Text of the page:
“I know you’re here, Devil!” a woman’s scream rings out from the church’s hall. Five seconds later the scream is replaced with the sound of a falling candlestick.
Someone begins to cry, and a young girl in a white shawl standing near the exit begins to shake and roll her eyes.
Every Friday, Saturday, and Sunday such scenes can be witnessed at the Peter and Paul Church in the city of Sergiyev Posad (73 km from Moscow). For over 30 years the rector of the church, Archimandrite Herman, has been exorcising demons and evil spirits. The church is filled year-round with believers from all regions of Russia.
“Every person knows that good and evil exist. A religious person sees in that evil a real threat that can harm a person, nature, and society. Some call this evil a 'demon', some don’t, but this doesn’t change the essence of it. In any case, evil is a power that needs to be fought against,” explains Father Georgii Kochetkov of the Russian Orthodox Church. (He does not work at the church where exorcisms occur.)
In his opinion, the rite of exorcism is one of the ways to fight against evil. Earlier, charismatic exorcists used prayers to communicate with the Devil, who wants to enslave and use a person, with the goal of casting that Devil out. The prayers helped the sinner to gain his freedom from evil deeds and thoughts. Nowadays, this is often done by priests, who address everyone, not just individuals, because everyone is inclined towards evil.
“Let me through, I’ve come from North Ossetia!” [a Russian republic located 1,500 km from Moscow]; a dark-haired woman is trying to get through, handing over a long list of possessed people. Her husband turned out to be the most possessed on the list.
Instead of a warmup act, a young monk sings the prayer, “Lord, have mercy.” Then, Archimandrite Herman appears and begins to read the sermon.
The voice echoes throughout the hall and every part is read two or three times, making the monotone speech even less comprehensible. The audible portions emerge: don’t smoke, don’t envy people, don’t cheat on your wife, or paint nails. It’s nail polish that encourages men to commit debauchery. The Devil possessed Hitler, Napoleon, and today he’s relocated to Russian television and the Internet, which clouds our minds and souls.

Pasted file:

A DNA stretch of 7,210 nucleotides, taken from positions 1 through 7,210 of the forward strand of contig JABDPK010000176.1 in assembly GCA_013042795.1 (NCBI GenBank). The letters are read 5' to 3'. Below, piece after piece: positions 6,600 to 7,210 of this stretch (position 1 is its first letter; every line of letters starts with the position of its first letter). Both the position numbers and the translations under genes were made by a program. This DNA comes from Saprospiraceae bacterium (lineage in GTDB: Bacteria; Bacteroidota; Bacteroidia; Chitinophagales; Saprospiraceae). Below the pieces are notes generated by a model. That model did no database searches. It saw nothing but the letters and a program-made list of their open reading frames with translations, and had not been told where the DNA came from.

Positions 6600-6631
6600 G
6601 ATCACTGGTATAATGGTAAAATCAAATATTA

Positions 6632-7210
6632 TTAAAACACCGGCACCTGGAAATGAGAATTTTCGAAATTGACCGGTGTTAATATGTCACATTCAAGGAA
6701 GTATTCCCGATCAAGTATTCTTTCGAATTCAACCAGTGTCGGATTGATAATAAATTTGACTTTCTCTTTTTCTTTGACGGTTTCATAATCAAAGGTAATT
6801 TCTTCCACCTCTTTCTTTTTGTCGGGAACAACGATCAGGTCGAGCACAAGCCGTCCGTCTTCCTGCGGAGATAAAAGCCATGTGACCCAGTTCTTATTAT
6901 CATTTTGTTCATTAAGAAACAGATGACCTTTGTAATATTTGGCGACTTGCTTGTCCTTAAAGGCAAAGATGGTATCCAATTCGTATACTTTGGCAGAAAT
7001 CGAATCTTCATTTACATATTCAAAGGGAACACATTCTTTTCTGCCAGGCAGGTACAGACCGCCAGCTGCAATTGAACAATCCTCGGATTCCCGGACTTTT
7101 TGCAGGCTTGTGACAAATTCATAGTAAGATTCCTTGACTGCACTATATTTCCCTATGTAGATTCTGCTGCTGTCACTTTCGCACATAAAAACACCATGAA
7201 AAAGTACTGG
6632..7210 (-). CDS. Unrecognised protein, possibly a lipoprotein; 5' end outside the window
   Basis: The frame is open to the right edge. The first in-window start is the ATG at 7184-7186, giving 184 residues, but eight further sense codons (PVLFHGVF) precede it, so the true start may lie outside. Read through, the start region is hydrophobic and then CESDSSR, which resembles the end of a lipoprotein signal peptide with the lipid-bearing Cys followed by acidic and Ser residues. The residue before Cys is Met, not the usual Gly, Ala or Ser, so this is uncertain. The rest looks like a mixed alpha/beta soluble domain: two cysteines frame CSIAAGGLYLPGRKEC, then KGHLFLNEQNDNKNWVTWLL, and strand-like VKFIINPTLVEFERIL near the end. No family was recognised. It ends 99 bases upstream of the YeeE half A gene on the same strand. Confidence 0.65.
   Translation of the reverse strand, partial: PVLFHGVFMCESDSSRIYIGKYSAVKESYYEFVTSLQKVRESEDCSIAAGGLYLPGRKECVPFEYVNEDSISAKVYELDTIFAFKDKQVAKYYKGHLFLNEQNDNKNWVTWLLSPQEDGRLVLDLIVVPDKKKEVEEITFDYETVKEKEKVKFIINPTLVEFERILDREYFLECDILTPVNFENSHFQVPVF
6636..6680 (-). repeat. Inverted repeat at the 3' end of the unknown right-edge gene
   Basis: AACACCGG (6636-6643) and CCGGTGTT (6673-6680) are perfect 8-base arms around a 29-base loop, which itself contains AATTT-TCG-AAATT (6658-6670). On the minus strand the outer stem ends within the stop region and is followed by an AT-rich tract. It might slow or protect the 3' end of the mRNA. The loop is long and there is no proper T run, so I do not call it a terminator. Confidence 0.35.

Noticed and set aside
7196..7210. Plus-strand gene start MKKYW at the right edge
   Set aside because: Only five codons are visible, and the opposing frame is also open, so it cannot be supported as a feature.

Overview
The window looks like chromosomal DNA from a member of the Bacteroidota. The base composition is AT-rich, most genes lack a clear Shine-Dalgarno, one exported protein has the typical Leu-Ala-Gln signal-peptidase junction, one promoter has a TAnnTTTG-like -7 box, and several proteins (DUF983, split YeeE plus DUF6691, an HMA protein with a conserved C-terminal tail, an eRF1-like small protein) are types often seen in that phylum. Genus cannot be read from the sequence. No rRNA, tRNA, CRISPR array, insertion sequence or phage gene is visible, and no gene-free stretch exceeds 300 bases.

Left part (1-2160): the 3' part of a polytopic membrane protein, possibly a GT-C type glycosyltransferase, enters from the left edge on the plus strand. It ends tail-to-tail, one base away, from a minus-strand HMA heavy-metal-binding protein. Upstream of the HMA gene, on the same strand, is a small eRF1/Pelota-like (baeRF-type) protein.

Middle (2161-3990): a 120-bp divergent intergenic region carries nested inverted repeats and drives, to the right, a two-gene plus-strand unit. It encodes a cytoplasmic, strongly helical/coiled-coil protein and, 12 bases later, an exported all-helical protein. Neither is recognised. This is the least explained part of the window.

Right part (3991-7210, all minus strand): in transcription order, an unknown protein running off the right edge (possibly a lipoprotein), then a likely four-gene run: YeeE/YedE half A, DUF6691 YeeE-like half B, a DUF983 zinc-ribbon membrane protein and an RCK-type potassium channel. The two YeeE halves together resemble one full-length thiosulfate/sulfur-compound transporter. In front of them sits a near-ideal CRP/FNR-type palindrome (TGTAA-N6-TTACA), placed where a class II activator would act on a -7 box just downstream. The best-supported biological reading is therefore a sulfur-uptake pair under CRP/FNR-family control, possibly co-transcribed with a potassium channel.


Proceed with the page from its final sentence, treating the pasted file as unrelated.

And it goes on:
“Demon, beseeching Vladimir leave, beseeching Natalya leave, beseeching Ivan…” Periodically, the names are repeated so it’s impossible to guess which Ivan is being spoken of. However, everyone crosses themselves and tries to get closer to the altar in hopes of hearing a name from their note.
Your head begins to spin from the sweltering heat and too many people around you. Some parishioners lean against the walls, some sit on the benches.
Next, Herman draws a cross with oil onto each forehead. This rite of the Orthodox Church signifies the outpouring of God’s mercy on the anointed person. Then the rector sprinkles the parishioners with water from a special aspergillum while reading a prayer.
“I told you we should have brought an umbrella!” a man says to his companion. One can hear giggles from people nearby.
“The rite doesn’t help everyone immediately, only those with strong faith. The stronger the Devil is inside of you the more noticeable the result is after the first cleansing. Did you hear how that woman screamed? That’s because she was fighting with the Devil. This for sure will help her,” reasons the woman. “And you always need to wear a cross. I can tell you’re not wearing a cross, you’re better off not even entering.”
“My mother brought me here, she believes in this. But it’s all nonsense. My personal life isn’t working out. I can’t find a job and she thinks it’s all the handiwork of the Devil. All these screams and crying seem like a setup. I’m sure they are just actors or simply mentally ill people,” a well-groomed blonde woman gives her opinion.
Indeed, in the opinion of Father
All the while he emphasizes that people have a lot of unconscious and inherited evil, and in our time, and in our country, everyone needs to pray and repent, not just for themselves but for those around them.
"Even though in the end it’s the Lord, and not other people, who delivers us from evil, the fight with evil is every person’s responsibility, even unbelievers’,” sums up Father
Psychologist Mikhail Semyonov thinks that believers use autosuggestion in similar rituals so that they can cope with life’s difficulties.
“Those difficulties and the pain that they bring require an explanation for yourself and those around you. It’s better if someone else answers for deviant behavior,” thinks Semyonov.
The psychologist is certain that in placing the blame on “demons”, a person is freed from feelings of guilt and shame. This helps him accept himself and protect his psyche. Some simply suffer from a histrionic disorder and they must be the center of attention in any way.
The cleaning lady washes the floors in the church after the sinners leave. Some of them are standing in line for Father Herman to ask for advice. He takes one woman from the altar and sits with her in the corner on a bench.
“When will it be my turn,…!” one of the parishioners couldn’t endure it any longer, darkening the walls of the church with a curse word.
“There are no more priests here, it’s time for you to go!” Father Herman takes her under the arm and leads her outside.
At that time the priests were blessing a car before a trip. Having read the last prayer, they got into the Toyota and took off, leaving the possessed parishioners with their sins until the next service.
If using any of Russia Beyond's content, partly or in full, always provide an active hyperlink to the original material.